October 15 2018 Golubka Kitchen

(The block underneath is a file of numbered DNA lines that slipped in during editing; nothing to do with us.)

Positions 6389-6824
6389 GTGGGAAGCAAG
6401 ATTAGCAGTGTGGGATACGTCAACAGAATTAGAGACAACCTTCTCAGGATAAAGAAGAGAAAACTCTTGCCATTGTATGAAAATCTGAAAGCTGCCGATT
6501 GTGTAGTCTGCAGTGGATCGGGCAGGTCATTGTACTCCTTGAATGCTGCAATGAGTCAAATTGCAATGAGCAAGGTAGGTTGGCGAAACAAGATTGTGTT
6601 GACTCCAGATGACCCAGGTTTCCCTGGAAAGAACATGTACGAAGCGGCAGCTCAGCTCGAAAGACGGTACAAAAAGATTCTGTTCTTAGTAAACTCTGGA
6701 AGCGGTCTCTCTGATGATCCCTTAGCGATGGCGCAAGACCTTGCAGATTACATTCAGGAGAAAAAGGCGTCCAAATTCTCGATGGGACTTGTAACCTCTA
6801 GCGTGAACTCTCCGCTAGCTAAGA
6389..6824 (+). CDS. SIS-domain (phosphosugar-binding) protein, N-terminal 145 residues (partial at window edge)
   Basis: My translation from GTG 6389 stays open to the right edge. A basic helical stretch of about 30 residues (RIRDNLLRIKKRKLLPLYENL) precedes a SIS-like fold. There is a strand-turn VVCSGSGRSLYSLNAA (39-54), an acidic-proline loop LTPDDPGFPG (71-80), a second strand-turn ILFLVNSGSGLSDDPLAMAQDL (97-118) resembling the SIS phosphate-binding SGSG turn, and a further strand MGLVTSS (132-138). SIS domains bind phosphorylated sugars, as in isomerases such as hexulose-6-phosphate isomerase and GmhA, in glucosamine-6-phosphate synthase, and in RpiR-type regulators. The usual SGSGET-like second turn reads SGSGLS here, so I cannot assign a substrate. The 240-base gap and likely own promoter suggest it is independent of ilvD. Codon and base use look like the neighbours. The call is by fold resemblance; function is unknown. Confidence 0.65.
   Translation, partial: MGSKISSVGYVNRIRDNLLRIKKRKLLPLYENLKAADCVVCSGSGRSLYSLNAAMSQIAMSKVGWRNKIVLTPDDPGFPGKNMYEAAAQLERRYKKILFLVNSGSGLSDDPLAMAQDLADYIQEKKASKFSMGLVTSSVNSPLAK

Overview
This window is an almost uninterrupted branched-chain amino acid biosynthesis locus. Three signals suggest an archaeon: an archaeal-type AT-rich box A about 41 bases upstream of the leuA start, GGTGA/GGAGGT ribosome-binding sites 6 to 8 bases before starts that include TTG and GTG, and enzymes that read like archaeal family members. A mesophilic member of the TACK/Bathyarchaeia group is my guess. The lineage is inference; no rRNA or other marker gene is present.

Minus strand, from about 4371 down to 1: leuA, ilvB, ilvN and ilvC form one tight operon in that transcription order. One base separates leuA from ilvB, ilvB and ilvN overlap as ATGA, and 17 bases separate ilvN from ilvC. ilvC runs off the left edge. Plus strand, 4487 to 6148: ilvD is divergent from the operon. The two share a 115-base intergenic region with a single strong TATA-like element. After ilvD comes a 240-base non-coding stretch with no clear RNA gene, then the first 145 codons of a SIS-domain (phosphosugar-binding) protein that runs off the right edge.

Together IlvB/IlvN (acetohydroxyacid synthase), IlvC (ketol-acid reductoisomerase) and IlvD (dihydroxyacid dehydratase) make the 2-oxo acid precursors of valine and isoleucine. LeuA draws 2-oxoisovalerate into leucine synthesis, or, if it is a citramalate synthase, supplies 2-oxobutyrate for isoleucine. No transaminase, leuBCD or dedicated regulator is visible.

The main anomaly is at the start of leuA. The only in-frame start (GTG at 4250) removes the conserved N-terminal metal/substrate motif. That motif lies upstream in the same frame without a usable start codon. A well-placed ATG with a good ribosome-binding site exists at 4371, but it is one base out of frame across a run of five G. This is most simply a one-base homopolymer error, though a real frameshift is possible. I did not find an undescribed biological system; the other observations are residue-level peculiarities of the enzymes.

Matcha Butter Balls + Changes Hey friends! It’s been a little while. We took a break from posting, while we were in Italy hosting our first Abruzzo retreat. It was a dream come true, and we’ll be sharing more about that very soon. Before we get into our favorite snack lately, we wanted to talk a little bit about growth and evolution as it relates to this space. We’ve been posting recipes here for close to nine years. It’s a practice that has almost unfailingly kept us inspired and excited about the daily ritual of cooking and nourishing ourselves and others. This whole blog is sort of a family album at this point, since we can pinpoint certain posts to the life events that were happening around us while cooking the dishes. It’s also surreal to be able to put something out there and know that a certain number of people will check out the recipe or even cook it in their own kitchens. It’s a special form of connection that we have with the world, and every time we hear from someone who has made and enjoyed one of the recipes is amazing. It never feels normal or old, truly. Throughout these years, our interests have expanded beyond but not away from cooking. There are so many things that have had a magical effect on our lives in the same way that healthy, plant-based food made with our own hands has. These things range from small daily practices or rituals, to life-changing books that we’ve read and dog-eared excessively. At this point, we feel compelled to share more about those things here, as well as about some of our struggles, and expand the type of things we talk about. The food is not going anywhere, though! We already do a little bit of that with the self-care interviews, which you seem to enjoy, but we now feel ready to share from our own perspectives as well. We toyed around with the idea of making a whole new website for this stuff, but in the end, Golubka Kitchen is where our hearts are, and it feels right to have it grow alongside us. Here are the things you can expect to see on here going forward. We hope you’ll follow along, but if some of this is not your cup of tea, that’s ok too. - Weekly plant-based recipes - Seasonal meal plans - Self-care interviews - Skin-care and home-care recipes - Rituals/­­practices that we find supportive to our wellbeing - Book Club (read along with us, our first book of the month is Renegade Beauty by Nadine Artemis) - More videos! Onto the matcha butter balls. Keeping nourishing snacks at arm’s reach is definitely a priority around here, since it helps prevent things like: snacking on handfuls of chocolate chips, impulse purchases of expensive and/­­or less than healthy snacks with wasteful packaging, hangriness, lightheadedness, etc. etc. I’m absolutely in love with cacao butter as an ingredient and use it in desserts and snacks (and even in homemade skincare products) all the time. This generally involves gently melting the cacao butter in order to incorporate it into the other ingredients. It was Elenore who recently turned me onto the idea of skipping the melting step for recipes that involve a food processor. For example, in this recipe, the chopped up cacao butter just gets thrown into a food processor with the rest of the ingredients for a few minutes, where it gets melted by the heat of the motor and makes a beautiful, quick snack ball batter. I love this shortcut. These balls are full of good stuff, like essential fatty acid-rich seeds and energy-boosting matcha powder. The texture is velvety thanks to the cacao butter, and the flavor is only slightly sweet and a bit grassy, thanks to the matcha. One to two of these balls usually work well as a mid-afternoon pick-me-up (be careful with the amounts if you are sensitive to caffeine), and they are kid-approved as well. I use this matcha. It’s definitely not the best ceremonial grade matcha out there, but it’s the best one I’ve found for the price, since good matcha can be very pricy. Hope you’ll give these a try! Matcha Butter Balls   Print Ingredients 1 cup raw pumpkin seeds ⅔ cup raw sunflower seeds ¼ cup hemp hearts ¼ cup flax seeds 1 cup chopped or shredded cacao butter 3 tablespoons maple syrup, or more to taste 2 tablespoons maca powder 2 teaspoons matcha powder 1 teaspoon ashwagandha powder (optional) Instructions Combine all the ingredients in a food processor and process for 3-4 minutes, or until the heat of the motor melts the cacao butter completely, and you have a nicely formed batter. Taste for sweetness and adjust if needed. Shape the batter into bite-sized balls or bars. Sprinkle with more matcha, if desired. Keep in an airtight container in a freezer or refrigerator. 3.5.3226 You might also like... Chunky Monkey Cookies, Vegan and Gluten-Free Roasted Potato and Split Pea Salad with Miso Vinaigrette Raw Rutabaga and Crispy Sage Pizza Herbal Mocha with Chicory and Maca .yuzo_­related_­post .relatedthumb { background: !important; -webkit-transition: background 0.2s linear; -moz-transition: background 0.2s linear; -o-transition: background 0.2s linear; transition: background 0.2s linear;;color:!important; } .yuzo_­related_­post .relatedthumb:hover{background:#ffffff !important;color:!important;} .yuzo_­related_­post .yuzo_­text, .yuzo_­related_­post .yuzo_­views_­post {color:!important;} .yuzo_­related_­post .relatedthumb:hover .yuzo_­text, .yuzo_­related_­post:hover .yuzo_­views_­post {color:!important;} .yuzo_­related_­post .relatedthumb a{color:!important;} .yuzo_­related_­post .relatedthumb a:hover{color:!important;} .yuzo_­related_­post .relatedthumb:hover a{ color:!important;} .yuzo_­related_­post .relatedthumb{ margin: 0px 0px 0px 0px; padding: 5px 5px 5px 5px; } The post Matcha Butter Balls + Changes appeared first on Golubka Kitchen.